Harmony House started as the soundtrack to a fictional sitcom. Sloan Struble, the man behind the music/dayglow, was inspired by the soft rock of the late 70s and early 80s, as well as the old TV show Cheers. From the synths to the lyrics, the whole album is drenched in the welcoming, nostalgic vibe of an old sitcom.
The 97-minute, 2016 film Free of Thought ends with John hunched over a sink in a dimly-lit kitchen. Through a doorframe, we see our protagonist doing the dishes and hear him whistling to himself: a quiet, unassuming moment almost all can relate to. What makes this particular, ostensibly-mundane scene so striking are the circumstances that led up to it. The film starts in Melbourne, Australia, where John is in a relationship with Mel. But by the film’s closing moments, John has become a habitual stoner, messily broke up with Mel and migrated to Montreal, Canada.
It’s been two years since Mitski graced us with Puberty 2, a deep, thoughtful and powerful album that was so mesmerizing words will never do it justice. The Japanese-American artist has grown increasingly louder over the years, and now with her newest album, Be the Cowboy, she is louder than ever, making listeners feel emotions they didn’t know they were capable of. In the past, Mitski has consistently kept a rather slow, mostly acoustic and melancholic sound (save for the few bursts of lyrical and emotional impacts, i.e. the chorus in “Your Best American Girl”). In addition to keeping a consistent sound, Mitski keeps her lyrical style the same: emotional, deeply sad and lonesome lyrics that very often hit home and have listeners in tears just one song into her albums.
Mitski has never been scared to bare it all and be vulnerable, because it’s human. Women are too often told that being powerful and independent means that we have to meet certain superhuman expectations, such as immunity to negative emotions and heartbreak, as well as coldheartedness, all while being sexy.
There has always been a certain magic to Girlpool. The bond that duo Harmony Tividad and Cleo Tucker share is unlike any other. Girlpool stands out due to their lack of a drummer: Cleo’s guitar chords and picking fit perfectly with Harmony’s bass — or vice versa when they trade off. Their vocal styles also seem to have been made for each other and are instantly identifiable. Their music was perfect already without a drummer.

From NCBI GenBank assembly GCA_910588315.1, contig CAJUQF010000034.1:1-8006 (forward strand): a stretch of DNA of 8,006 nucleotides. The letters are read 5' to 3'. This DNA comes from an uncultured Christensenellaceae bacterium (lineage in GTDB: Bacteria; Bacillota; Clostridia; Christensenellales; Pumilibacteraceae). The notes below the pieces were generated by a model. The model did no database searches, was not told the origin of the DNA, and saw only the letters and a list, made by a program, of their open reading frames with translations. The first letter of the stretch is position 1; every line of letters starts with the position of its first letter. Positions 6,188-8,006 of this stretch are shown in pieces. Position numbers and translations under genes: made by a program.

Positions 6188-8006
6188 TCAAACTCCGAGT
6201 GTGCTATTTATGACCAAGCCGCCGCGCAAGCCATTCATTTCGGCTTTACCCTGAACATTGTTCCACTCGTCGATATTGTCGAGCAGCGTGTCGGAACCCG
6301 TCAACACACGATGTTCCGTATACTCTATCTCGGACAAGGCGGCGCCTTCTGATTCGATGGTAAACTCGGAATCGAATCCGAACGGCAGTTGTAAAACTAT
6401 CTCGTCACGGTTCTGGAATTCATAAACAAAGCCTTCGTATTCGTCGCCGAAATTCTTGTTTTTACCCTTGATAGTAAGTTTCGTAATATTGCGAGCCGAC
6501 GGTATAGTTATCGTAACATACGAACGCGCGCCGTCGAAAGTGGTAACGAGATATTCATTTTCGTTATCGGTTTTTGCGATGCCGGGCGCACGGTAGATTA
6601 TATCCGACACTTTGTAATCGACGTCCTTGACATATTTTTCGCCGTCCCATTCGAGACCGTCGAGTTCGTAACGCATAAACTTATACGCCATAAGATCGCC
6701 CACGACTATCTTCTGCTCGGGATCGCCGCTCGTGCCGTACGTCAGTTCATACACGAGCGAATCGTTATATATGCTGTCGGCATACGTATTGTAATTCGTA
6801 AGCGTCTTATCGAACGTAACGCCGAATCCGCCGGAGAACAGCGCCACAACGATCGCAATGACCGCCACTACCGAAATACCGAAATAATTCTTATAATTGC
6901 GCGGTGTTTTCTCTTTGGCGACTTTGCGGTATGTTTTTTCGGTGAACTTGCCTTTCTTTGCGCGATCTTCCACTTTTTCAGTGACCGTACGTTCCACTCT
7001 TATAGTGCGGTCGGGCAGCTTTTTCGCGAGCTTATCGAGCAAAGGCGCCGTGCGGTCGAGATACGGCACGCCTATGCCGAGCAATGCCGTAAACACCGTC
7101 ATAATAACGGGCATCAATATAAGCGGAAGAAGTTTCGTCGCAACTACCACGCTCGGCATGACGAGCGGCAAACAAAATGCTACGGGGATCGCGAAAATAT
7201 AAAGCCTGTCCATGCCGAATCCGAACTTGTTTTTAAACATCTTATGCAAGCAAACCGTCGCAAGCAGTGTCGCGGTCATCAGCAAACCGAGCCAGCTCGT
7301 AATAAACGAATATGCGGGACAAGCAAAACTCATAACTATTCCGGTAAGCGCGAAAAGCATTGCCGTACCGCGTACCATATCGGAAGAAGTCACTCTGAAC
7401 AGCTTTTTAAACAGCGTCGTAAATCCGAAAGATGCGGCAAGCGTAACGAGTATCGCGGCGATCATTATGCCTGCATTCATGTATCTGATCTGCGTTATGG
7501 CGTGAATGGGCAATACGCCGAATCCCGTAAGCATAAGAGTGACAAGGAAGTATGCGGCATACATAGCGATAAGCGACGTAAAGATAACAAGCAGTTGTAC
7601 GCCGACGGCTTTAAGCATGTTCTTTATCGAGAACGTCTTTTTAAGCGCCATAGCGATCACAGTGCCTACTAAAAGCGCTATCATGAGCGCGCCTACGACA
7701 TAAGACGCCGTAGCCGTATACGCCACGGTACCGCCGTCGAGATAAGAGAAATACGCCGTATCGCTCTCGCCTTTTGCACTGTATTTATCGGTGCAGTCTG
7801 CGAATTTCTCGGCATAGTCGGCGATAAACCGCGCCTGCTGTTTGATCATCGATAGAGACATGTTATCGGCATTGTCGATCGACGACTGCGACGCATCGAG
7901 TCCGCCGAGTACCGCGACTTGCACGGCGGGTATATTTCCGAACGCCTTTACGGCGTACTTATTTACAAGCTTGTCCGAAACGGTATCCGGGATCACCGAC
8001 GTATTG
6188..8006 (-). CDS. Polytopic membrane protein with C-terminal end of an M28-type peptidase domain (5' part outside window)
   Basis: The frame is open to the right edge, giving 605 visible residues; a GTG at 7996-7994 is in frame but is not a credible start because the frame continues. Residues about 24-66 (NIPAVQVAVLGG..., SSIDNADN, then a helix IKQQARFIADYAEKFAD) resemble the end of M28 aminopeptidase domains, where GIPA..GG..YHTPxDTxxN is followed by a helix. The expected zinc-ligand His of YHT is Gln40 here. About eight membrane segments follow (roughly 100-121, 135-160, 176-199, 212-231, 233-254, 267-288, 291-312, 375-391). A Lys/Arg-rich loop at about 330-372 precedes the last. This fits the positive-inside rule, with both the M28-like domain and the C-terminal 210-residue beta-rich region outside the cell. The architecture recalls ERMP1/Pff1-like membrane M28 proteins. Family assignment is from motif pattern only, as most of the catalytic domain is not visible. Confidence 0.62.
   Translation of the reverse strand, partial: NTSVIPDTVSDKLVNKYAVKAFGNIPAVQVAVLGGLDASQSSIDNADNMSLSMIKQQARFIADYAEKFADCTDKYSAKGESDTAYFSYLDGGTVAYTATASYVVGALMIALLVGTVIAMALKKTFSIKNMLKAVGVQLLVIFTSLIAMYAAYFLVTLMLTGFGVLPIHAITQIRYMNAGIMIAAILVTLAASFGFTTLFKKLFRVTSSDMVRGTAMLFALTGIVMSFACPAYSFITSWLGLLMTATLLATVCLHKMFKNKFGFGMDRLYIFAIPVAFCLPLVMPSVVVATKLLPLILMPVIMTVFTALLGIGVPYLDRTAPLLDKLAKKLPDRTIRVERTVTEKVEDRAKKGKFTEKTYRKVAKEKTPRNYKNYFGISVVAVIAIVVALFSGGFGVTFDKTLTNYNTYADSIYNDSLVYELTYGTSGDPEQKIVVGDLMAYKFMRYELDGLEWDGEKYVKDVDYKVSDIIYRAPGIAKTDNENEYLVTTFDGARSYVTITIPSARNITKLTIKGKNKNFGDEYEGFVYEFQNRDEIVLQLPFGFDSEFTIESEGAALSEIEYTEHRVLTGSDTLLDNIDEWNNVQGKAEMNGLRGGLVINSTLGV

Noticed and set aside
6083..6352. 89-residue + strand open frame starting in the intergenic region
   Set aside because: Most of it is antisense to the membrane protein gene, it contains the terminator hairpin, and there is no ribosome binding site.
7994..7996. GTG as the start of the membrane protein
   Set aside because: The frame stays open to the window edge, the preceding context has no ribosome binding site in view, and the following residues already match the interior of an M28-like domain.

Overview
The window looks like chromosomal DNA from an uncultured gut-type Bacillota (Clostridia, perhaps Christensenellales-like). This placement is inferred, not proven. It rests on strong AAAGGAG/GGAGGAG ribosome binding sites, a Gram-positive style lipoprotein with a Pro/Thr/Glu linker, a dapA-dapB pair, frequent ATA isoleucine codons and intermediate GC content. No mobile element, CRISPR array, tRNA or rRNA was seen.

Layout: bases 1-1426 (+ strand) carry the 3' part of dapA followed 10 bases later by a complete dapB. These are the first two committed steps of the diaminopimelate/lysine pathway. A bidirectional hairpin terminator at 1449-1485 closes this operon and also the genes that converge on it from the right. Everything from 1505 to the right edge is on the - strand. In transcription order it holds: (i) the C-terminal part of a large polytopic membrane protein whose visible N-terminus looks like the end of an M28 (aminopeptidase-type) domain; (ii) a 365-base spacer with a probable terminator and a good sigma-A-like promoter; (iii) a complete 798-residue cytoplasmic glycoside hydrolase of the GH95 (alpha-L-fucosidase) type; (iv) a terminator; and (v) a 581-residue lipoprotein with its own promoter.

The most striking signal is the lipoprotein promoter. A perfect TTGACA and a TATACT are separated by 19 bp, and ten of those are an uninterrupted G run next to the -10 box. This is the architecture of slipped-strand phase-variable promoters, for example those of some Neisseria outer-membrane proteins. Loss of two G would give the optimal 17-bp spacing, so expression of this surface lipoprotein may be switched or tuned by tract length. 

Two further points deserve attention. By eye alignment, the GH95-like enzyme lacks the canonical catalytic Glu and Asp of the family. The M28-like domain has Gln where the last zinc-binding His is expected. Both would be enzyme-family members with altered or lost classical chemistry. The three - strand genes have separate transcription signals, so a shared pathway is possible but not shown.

You may know Emily Haines from the Canadian band Metric. This Emily Haines is an entertainer. She energizes arenas of fans. She sings and plays the synth at Coachella. She dances comfortably on the stage.
Music critics (often) fall into two traps. The first is comparison. Lacking a way to describe lyrics, songwriting, production and so on, critics get tempted to compare. We write about how a musician conforms to or subverts their genre. We provide a catalog of suggested listening, a list of similar musicians.
The move from a small label to Warner Bros. for the Signs of Light album should leave no fan surprised that the stage production was as polished as the album’s established indie pop sound. Hanging lights and potted ferns were arranged across the stage, like a dreamy NYLON Mag photo shoot, and the draped reflective curtains in the back and twinkly lights atop the antique piano were impressive alone. An impressive light show weaved through the setlist, neon colors (sometimes a complimentary yellow over violet, but always bright) and floor lights always in motion created a stage your eyes couldn’t ignore. A disco ball was even added during the sixth song, and as Josiah and Jonathan crooned the last line of “Let’s be Still” the lights switched off right as the final chord was strummed, a beautiful quiet moment after long projections of light.